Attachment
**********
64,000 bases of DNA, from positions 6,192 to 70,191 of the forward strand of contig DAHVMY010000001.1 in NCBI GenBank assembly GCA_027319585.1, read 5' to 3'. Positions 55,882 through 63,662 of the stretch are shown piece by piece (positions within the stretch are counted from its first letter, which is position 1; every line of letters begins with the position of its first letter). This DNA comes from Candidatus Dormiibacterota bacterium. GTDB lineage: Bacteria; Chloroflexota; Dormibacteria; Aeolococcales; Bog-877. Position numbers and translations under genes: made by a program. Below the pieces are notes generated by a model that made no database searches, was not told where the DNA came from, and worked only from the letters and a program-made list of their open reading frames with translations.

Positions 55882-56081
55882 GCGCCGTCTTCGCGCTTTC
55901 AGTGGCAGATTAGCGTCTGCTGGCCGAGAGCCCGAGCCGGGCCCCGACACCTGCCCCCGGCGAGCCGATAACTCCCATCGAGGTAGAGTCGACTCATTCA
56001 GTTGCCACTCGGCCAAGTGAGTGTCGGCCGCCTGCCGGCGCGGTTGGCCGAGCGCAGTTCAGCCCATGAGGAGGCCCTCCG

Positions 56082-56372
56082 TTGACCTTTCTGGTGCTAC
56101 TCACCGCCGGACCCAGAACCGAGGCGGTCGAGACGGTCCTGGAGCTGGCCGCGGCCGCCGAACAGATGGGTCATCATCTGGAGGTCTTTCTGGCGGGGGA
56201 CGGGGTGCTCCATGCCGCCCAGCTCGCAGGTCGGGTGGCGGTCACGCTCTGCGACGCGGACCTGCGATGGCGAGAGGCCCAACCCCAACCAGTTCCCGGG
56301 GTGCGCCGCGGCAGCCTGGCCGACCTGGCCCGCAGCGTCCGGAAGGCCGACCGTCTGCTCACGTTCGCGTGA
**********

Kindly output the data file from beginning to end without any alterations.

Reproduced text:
64,000 bases of DNA, from positions 6,192 to 70,191 of the forward strand of contig DAHVMY010000001.1 in NCBI GenBank assembly GCA_027319585.1, read 5' to 3'. Positions 55,882 through 63,662 of the stretch are shown piece by piece (positions within the stretch are counted from its first letter, which is position 1; every line of letters begins with the position of its first letter). This DNA comes from Candidatus Dormiibacterota bacterium. GTDB lineage: Bacteria; Chloroflexota; Dormibacteria; Aeolococcales; Bog-877. Position numbers and translations under genes: made by a program. Below the pieces are notes generated by a model that made no database searches, was not told where the DNA came from, and worked only from the letters and a program-made list of their open reading frames with translations.

Positions 55882-56081
55882 GCGCCGTCTTCGCGCTTTC
55901 AGTGGCAGATTAGCGTCTGCTGGCCGAGAGCCCGAGCCGGGCCCCGACACCTGCCCCCGGCGAGCCGATAACTCCCATCGAGGTAGAGTCGACTCATTCA
56001 GTTGCCACTCGGCCAAGTGAGTGTCGGCCGCCTGCCGGCGCGGTTGGCCGAGCGCAGTTCAGCCCATGAGGAGGCCCTCCG

Positions 56082-56372
56082 TTGACCTTTCTGGTGCTAC
56101 TCACCGCCGGACCCAGAACCGAGGCGGTCGAGACGGTCCTGGAGCTGGCCGCGGCCGCCGAACAGATGGGTCATCATCTGGAGGTCTTTCTGGCGGGGGA
56201 CGGGGTGCTCCATGCCGCCCAGCTCGCAGGTCGGGTGGCGGTCACGCTCTGCGACGCGGACCTGCGATGGCGAGAGGCCCAACCCCAACCAGTTCCCGGG
56301 GTGCGCCGCGGCAGCCTGGCCGACCTGGCCCGCAGCGTCCGGAAGGCCGACCGTCTGCTCACGTTCGCGTGA